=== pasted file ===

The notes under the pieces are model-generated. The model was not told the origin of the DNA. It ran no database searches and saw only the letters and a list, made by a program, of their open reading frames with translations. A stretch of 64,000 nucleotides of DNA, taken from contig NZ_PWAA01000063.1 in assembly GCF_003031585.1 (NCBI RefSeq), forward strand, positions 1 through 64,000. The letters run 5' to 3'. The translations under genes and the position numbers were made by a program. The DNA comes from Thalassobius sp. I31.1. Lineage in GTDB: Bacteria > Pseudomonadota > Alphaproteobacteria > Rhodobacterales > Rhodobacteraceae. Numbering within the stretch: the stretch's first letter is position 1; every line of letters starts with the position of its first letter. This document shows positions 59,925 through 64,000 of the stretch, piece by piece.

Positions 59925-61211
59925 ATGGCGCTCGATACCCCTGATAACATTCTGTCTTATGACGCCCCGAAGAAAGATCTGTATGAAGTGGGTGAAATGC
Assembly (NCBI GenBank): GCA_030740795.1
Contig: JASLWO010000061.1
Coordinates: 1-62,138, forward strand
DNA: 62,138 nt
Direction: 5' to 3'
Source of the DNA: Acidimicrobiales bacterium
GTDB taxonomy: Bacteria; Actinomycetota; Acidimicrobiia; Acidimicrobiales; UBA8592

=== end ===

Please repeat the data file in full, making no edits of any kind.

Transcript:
The notes under the pieces are model-generated. The model was not told the origin of the DNA. It ran no database searches and saw only the letters and a list, made by a program, of their open reading frames with translations. A stretch of 64,000 nucleotides of DNA, taken from contig NZ_PWAA01000063.1 in assembly GCF_003031585.1 (NCBI RefSeq), forward strand, positions 1 through 64,000. The letters run 5' to 3'. The translations under genes and the position numbers were made by a program. The DNA comes from Thalassobius sp. I31.1. Lineage in GTDB: Bacteria > Pseudomonadota > Alphaproteobacteria > Rhodobacterales > Rhodobacteraceae. Numbering within the stretch: the stretch's first letter is position 1; every line of letters starts with the position of its first letter. This document shows positions 59,925 through 64,000 of the stretch, piece by piece.

Positions 59925-61211
59925 ATGGCGCTCGATACCCCTGATAACATTCTGTCTTATGACGCCCCGAAGAAAGATCTGTATGAAGTGGGTGAAATGC
Assembly (NCBI GenBank): GCA_030740795.1
Contig: JASLWO010000061.1
Coordinates: 1-62,138, forward strand
DNA: 62,138 nt
Direction: 5' to 3'
Source of the DNA: Acidimicrobiales bacterium
GTDB taxonomy: Bacteria; Actinomycetota; Acidimicrobiia; Acidimicrobiales; UBA8592